The Federal Communications Commission approved a proposal that would open up underutilized midband spectrum that was initially intended for educational institutions.
Notably, the May 10 meeting was the first since the exit of Mignon Clyburn, who announced in April she would be stepping down from her seat at the commission. Clyburn, a Democrat, had served at the commission since 2009. In the wake of her departure, the five-seat commission is down to four sitting commissioners, including three Republicans and one Democrat.
At its monthly open meeting, the commission voted 4-0 on a notice of proposed rulemaking that would allow a more efficient use of the Educational Broadband Service spectrum in 2.5 GHz band, spectrum that was initially used for delivering instructional television to schools and other facilities. Over the years, licensees have had difficulty making full use of their spectrum and as a result, significant portions of the band currently lie fallow across approximately one-half of the U.S., mostly in rural areas. Moreover, the FCC has not granted new access to spectrum in this band for more than 20 years.
The FCC's new proposal seeks to offer current licensees more flexibility to use and transfer their spectrum. It would also create new opportunities for educational entities and Tribal Nations to gain access to this spectrum in places where they have a local presence. And the agency would open up the remaining 2.5 GHz spectrum for auction to anyone, including commercial entities, on a flexible-use basis.
Commissioner Jessica Rosenworcel, a Democrat, encouraged her colleagues at the agency to think creatively about how to best use this spectrum to help teachers and students. "What if we repurposed the Educational Broadband Service through an incentive auction?" she said. "And what if we took the revenue from this effort and used it to support new initiatives to bridge the homework gap to ensure every child has the internet access they need for school work? This would be a win for students and a win for wireless service."
Commissioner Brendan Carr, a Republican, also indicated he would support an incentive auction, but did not comment on how he thought the proceeds of such an auction should be used. But he said an auction would "allow the market to determine the band's highest and best use," which could include "next-generation mobile operations, including 5G."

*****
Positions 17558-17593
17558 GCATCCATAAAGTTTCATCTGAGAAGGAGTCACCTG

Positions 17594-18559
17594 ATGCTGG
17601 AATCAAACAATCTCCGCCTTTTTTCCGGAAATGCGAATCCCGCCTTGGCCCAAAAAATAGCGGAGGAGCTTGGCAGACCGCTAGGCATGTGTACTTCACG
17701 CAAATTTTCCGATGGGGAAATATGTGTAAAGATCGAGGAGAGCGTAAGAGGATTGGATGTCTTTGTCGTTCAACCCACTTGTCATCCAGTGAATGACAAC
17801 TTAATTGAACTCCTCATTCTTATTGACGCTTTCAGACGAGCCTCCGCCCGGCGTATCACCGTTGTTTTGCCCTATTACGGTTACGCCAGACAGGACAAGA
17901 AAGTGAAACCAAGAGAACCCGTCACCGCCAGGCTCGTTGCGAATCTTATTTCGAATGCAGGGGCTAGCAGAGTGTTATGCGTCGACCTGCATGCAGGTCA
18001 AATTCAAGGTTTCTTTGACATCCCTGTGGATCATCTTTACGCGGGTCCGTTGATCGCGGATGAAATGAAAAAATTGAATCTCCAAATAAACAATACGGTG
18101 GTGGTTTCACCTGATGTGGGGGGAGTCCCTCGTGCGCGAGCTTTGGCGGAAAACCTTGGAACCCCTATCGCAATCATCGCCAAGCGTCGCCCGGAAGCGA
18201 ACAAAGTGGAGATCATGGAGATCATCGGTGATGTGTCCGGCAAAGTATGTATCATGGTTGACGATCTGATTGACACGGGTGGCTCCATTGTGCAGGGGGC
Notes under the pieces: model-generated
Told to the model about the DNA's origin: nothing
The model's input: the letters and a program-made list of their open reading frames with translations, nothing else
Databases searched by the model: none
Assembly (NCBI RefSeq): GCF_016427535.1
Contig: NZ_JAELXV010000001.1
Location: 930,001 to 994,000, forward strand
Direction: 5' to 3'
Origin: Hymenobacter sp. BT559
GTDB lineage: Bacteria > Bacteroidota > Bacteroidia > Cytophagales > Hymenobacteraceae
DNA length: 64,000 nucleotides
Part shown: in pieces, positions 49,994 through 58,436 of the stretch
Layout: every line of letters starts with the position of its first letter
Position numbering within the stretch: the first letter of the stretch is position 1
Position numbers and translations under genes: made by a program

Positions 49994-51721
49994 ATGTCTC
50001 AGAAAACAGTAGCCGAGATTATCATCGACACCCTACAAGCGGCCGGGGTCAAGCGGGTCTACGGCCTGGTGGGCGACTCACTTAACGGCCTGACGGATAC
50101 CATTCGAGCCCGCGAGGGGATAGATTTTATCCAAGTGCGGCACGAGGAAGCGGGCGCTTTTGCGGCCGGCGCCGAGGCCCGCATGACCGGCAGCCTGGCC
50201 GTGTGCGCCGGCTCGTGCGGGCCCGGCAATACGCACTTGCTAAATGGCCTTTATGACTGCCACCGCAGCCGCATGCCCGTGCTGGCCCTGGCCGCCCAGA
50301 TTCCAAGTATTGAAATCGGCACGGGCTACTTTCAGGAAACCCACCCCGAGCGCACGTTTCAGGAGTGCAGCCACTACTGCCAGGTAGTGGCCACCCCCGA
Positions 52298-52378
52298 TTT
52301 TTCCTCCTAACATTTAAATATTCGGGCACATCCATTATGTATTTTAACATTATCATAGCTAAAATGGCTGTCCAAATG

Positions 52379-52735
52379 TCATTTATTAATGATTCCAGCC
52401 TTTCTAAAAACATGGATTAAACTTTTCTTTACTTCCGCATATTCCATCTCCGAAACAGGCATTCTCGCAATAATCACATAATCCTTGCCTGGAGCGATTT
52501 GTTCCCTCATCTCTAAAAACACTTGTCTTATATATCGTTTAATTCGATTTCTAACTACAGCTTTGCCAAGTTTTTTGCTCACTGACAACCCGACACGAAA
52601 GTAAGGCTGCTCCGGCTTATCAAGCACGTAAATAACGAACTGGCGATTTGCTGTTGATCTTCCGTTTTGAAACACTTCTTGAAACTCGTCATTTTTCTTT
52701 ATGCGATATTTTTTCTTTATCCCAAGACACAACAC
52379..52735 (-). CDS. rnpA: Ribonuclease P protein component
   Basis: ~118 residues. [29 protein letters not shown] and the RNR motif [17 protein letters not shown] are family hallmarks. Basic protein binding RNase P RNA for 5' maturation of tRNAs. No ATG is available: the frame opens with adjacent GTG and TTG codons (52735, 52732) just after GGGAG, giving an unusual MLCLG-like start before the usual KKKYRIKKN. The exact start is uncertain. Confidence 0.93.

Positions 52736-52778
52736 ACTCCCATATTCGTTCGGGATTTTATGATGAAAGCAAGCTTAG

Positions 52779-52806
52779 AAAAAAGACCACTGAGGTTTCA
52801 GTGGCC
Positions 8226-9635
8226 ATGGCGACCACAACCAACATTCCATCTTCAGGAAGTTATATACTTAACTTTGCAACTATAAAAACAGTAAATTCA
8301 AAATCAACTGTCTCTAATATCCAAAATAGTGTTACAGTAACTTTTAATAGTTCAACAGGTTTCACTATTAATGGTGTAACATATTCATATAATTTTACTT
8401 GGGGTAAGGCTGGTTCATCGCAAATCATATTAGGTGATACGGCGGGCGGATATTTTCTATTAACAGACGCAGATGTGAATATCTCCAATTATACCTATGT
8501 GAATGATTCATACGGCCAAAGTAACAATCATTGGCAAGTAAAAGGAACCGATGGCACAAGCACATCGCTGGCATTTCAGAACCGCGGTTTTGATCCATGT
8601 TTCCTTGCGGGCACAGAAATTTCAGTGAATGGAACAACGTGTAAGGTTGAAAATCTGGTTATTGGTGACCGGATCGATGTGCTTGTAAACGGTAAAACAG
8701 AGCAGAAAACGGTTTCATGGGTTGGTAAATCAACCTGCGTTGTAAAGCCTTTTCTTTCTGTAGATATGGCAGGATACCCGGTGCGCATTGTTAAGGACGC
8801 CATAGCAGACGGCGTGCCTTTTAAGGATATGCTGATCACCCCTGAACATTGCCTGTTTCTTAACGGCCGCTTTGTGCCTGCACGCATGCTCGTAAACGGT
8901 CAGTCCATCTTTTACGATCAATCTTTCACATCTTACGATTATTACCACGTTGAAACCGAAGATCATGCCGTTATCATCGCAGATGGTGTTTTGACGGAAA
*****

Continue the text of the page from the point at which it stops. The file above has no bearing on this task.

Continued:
Beyond the EBS licenses, a major player in the band is Sprint Corp., which holds 150 MHz of nationwide 2.5 GHz spectrum. In an emailed statement, Sprint spokeswoman Lisa Belot said the company fully supports the FCC's comprehensive review of proposals that would license pockets of 2.5 GHz Educational Broadband Service spectrum.
"The public will greatly benefit from expanding spectrum opportunities for existing EBS licensees and potentially new EBS entrants. Adoption of new licensing opportunities for EBS licensees will further strengthen Sprint's existing 4G LTE and future 5G deployments, benefiting customers as well as Sprint's EBS partners," she said.
Notably, Sprint and T-Mobile US Inc. agreed on April 29 to merge; the combined company would have a total implied enterprise value of approximately $146 billion.
Also at the meeting, the FCC unanimously voted on a proposal seeking comment on whether to eliminate rules that require broadcasters to physically display their broadcast licenses and related information in specific locations. As most of this information is available online, Republican Commissioner Michael O'Rielly said, "I truly believe this proceeding will confirm that this rule should be set into the appropriate waste bin."
The proposal is part of FCC Chairman Ajit Pai's larger "modernization of media regulation" initiative, which aims to review and streamline the FCC's media rules.
The FCC also unanimously approved a proposal that seeks to streamline rules relating to interference caused by FM translators. Translator stations simultaneously rebroadcast the signal of a primary AM or FM station on a different frequency, providing supplementary service to areas that would otherwise get poor reception. The FCC is also looking at expediting the translator complaint resolution process.
On the enforcement front, the FCC voted to impose a $120 million fine against Adrian Abramovich of Miami, Fla., who allegedly made 96 million spoofed robocalls in violation of the Truth in Caller ID Act. The Truth in Caller ID Act prohibits callers from deliberately falsifying caller ID information with the intent to harm or defraud consumers or unlawfully obtain something of value.
While the FCC had initially proposed the fine in 2017, Abramovich objected and claimed that he had no intent to cause harm. The FCC, however, determined the evidence did not support these claims and kept the $120 million fine as is, the largest forfeiture ever imposed by the agency.